But on Monday, the company was told they had to pack up the five industrial-strength garbage receptacles they had placed on the triangle, or face fines and violations.

Crown had volunteered to empty the bins once a day free of charge, in the hopes that those who were dumping would use the receptacles and therefore keep the area neater.

They had specifically ordered the bins, which cost upwards of $600, from Wisconsin.

But Sanitation believes private containers on public property were against the rules and probably a bad idea.

“Private trash containers cannot be placed out on public property without the City authorization. Placing private trash containers there would more than likely attract more bags and illegal drop offs,” a spokeswoman for the agency said.

(It's more likely that they are planning to give a contract to one of de Blasio's donors to remove the trash.)

City ticketed trucks illegally, now paying them instead

From the Daily News:

The city Law Department has agreed to pay a whopping $14 million to resolve a federal lawsuit alleging that commercial delivery trucks were improperly issued parking tickets, according to court papers.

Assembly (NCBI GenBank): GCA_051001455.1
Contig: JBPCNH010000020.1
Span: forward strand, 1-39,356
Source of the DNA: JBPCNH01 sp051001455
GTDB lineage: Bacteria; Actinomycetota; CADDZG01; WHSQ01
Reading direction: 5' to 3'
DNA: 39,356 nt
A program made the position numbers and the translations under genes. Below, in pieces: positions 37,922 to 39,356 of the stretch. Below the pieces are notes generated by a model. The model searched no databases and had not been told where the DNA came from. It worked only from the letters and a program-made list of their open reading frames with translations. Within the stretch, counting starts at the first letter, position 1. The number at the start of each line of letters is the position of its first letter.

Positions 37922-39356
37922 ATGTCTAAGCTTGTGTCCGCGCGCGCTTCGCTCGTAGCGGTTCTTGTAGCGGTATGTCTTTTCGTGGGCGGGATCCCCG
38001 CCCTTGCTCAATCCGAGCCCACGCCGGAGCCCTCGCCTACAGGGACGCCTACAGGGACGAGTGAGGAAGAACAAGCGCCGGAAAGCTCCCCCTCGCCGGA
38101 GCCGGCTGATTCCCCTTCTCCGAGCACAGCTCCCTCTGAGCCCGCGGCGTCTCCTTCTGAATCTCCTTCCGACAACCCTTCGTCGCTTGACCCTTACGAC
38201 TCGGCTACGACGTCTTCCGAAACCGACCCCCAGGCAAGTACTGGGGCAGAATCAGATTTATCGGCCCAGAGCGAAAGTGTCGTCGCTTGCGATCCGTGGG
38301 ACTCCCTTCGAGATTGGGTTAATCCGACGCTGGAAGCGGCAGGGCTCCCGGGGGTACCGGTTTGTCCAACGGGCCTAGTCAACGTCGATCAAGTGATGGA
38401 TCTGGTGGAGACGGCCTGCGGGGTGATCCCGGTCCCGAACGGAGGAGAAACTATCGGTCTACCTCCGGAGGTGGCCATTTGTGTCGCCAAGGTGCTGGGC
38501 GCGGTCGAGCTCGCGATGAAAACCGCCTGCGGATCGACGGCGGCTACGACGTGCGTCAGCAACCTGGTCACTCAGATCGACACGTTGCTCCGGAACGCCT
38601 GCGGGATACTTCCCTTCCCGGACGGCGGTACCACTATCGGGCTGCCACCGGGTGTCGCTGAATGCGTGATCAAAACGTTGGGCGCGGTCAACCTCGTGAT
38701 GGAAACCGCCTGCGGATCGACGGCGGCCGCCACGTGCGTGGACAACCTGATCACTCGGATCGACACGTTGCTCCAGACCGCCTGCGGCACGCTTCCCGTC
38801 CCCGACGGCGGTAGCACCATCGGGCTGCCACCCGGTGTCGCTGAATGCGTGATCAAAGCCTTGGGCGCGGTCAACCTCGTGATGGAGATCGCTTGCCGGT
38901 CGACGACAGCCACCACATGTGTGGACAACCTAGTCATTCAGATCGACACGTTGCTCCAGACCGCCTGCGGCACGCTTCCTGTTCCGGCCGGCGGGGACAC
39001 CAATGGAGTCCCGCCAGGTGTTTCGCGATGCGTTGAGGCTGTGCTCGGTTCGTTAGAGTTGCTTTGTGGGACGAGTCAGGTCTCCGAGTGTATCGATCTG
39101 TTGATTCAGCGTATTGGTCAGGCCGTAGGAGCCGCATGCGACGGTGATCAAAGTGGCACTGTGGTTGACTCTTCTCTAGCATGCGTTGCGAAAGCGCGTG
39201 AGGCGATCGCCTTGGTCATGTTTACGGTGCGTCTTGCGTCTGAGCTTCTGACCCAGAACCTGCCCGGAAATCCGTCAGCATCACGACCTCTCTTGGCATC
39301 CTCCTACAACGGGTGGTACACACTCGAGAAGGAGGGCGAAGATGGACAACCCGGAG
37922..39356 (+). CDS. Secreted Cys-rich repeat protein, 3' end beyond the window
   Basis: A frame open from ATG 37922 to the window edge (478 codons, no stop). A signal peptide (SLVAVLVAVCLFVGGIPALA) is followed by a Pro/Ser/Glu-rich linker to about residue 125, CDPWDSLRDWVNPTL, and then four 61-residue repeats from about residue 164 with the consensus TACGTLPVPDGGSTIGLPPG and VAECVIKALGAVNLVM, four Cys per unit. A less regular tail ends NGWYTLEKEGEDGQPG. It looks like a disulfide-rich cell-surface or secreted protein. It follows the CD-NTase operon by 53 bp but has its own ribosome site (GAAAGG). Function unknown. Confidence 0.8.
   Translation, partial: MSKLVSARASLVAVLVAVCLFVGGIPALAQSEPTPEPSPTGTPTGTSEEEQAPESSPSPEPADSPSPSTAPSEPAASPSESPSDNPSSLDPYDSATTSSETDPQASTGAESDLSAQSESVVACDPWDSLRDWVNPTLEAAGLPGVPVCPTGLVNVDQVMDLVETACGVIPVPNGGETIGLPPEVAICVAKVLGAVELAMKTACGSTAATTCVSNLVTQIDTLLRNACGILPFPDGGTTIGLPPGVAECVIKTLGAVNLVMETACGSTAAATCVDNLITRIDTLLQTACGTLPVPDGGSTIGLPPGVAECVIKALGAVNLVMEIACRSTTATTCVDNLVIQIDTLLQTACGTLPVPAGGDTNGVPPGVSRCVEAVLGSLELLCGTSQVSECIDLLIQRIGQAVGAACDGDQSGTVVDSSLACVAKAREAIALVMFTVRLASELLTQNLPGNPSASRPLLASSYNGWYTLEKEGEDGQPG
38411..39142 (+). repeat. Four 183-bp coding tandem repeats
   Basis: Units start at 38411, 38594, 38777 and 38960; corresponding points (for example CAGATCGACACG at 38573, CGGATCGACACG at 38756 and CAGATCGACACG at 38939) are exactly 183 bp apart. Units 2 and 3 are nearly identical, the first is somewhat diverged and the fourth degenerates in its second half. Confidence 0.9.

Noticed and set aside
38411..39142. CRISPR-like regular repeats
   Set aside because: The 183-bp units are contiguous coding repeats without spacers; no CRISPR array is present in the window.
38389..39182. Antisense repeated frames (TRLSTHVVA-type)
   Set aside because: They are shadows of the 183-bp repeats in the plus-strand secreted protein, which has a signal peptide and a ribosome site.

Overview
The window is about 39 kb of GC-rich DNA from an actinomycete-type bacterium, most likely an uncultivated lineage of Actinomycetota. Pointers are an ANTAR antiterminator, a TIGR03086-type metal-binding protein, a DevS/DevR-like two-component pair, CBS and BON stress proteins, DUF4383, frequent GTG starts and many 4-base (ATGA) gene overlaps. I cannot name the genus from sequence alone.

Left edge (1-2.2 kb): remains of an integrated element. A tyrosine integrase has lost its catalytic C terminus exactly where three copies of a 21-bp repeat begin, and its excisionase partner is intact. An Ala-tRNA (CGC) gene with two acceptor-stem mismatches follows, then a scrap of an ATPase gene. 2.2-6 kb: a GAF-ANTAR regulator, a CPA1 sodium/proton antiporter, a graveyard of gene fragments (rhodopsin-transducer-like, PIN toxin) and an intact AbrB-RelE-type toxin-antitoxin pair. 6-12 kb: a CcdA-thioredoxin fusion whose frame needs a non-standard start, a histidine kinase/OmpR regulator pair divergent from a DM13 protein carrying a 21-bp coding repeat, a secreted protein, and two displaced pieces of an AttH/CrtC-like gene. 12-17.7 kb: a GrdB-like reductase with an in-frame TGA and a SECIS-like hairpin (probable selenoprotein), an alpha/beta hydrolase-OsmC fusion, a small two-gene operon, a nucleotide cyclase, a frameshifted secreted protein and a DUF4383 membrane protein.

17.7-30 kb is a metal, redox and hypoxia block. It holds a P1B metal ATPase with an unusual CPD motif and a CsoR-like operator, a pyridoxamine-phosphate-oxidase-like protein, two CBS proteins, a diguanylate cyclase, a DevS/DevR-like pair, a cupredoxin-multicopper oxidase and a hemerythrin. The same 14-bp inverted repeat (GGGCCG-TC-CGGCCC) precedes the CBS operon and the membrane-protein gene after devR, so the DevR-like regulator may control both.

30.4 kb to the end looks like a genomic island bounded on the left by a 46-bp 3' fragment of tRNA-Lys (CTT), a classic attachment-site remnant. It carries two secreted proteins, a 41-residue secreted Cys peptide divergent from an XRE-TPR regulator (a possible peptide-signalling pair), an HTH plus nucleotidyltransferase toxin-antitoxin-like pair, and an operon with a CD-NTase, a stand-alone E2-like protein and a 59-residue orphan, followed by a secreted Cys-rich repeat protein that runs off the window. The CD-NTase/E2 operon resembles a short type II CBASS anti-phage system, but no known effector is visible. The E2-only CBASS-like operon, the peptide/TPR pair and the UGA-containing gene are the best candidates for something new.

The money will be deposited in a fund to be divvied up by hundreds of companies that are members of the New York Trucking and Delivery Association, which filed the class action suit nearly five years ago in Brooklyn Federal Court.

The suit alleged that city officials had cooked up a scheme to raise revenue by skirting a little known "Stipulated Fine Program" launched in 2004 that essentially allows trucks to legally double park outside the boundaries of 14th St. to 60th St. and First Ave. to Eighth Ave. while making deliveries.

Under the program, a double parking ticket can only be issued if there is an open parking space within 100 feet of the truck or if it is double parked for more than 30 minutes without visible activity.